Giant millipede: A giant millipede about the length of a sausage bears the common name "wandering leg sausage," which also is at the root of its Latin name: Crurifarcimen vagans. The species holds a new record as the largest millipede (16 centimeters or about 6.3 inches) found in one of the world's biodiversity hotspots, Tanzania's Eastern Arc Mountains. The new species is about 1.5 centimeter (0.6 inch) in diameter with 56 more or less podous rings, or body segments bearing ambulatory limbs, each with two pairs of legs.
Walking cactus (lobopod fossil): Although this new species looks more like a "walking cactus" than an animal at first glance, Diania cactiformis belongs to an extinct group called the armoured Lobopodia, which had wormlike bodies and multiple pairs of legs. The fossil was discovered in Cambrian deposits about 520 million years old from southwestern China and is remarkable in its segmented legs that may indicate a common ancestry with arthropods, including insects and spiders.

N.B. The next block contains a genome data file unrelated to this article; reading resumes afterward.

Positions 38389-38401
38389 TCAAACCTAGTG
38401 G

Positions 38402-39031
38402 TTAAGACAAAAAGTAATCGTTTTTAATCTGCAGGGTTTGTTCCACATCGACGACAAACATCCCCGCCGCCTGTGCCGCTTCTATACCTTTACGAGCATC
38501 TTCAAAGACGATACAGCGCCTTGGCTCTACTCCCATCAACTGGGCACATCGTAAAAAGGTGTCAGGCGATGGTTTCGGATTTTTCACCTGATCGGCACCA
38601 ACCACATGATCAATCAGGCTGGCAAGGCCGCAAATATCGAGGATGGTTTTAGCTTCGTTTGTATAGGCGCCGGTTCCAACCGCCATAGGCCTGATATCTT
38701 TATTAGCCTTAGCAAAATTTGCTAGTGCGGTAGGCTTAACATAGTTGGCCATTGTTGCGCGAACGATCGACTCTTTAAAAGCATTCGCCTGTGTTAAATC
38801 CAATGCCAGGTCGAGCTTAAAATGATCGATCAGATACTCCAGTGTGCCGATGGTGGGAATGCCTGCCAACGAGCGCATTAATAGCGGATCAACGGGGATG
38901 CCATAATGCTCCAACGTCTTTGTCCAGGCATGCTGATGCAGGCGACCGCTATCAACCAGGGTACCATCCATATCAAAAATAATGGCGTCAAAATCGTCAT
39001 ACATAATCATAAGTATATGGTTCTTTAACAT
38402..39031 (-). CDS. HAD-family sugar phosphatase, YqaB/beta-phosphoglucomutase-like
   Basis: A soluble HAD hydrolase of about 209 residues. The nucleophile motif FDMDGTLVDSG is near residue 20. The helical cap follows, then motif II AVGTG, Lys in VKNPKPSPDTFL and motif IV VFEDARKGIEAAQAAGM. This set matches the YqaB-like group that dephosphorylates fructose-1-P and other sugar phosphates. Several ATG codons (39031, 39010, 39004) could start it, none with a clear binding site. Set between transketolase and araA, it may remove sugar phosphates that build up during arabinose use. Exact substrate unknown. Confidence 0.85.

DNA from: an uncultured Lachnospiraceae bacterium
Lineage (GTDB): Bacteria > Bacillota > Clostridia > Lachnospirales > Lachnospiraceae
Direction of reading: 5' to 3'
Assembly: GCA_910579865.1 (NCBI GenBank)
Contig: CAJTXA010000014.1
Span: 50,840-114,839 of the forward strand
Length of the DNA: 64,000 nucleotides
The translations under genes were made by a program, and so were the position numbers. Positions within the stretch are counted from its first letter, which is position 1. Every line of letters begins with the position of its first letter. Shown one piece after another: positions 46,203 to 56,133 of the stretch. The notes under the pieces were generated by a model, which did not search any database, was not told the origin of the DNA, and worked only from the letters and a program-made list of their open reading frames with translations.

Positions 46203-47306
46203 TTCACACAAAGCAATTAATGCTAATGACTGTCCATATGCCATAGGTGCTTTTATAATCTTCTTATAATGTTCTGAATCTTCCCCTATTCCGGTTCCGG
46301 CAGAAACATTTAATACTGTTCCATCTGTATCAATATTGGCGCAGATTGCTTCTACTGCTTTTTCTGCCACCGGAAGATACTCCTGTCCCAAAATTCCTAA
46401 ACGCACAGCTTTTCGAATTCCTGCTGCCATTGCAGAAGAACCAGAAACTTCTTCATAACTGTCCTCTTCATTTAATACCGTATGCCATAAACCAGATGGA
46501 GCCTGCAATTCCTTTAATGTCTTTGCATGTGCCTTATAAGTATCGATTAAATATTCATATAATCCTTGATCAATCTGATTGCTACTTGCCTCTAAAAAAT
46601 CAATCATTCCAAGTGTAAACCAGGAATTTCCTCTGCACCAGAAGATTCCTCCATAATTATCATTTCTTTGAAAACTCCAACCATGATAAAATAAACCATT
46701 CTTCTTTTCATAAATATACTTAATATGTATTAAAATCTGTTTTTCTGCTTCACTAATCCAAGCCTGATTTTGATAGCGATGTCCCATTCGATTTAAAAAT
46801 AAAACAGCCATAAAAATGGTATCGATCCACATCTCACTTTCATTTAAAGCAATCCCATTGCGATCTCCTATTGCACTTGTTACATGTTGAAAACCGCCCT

Sazima's tarantula: Breathtakingly beautiful, this iridescent hairy blue tarantula is the first new animal species from Brazil to be named on the top 10 list. Pterinopelma sazimai is not the first or only blue tarantula but truly spectacular and from "island" ecosystems on flattop mountains.
Why a top 10 new species list?
"The more species we discover, the more amazing the biosphere proves to be, and the better prepared we are to face whatever environmental challenges lie ahead," said the institute's Wheeler, who also is a professor in ASU's School of Sustainability and its School of Life Sciences.
"It is impossible to do justice to the species discoveries made each year by singling out just 10. Imagine being handed 18,000 newly published books packed with fantastic information and stories and before having the opportuni
|Contact: Carol Hughes|
Arizona State University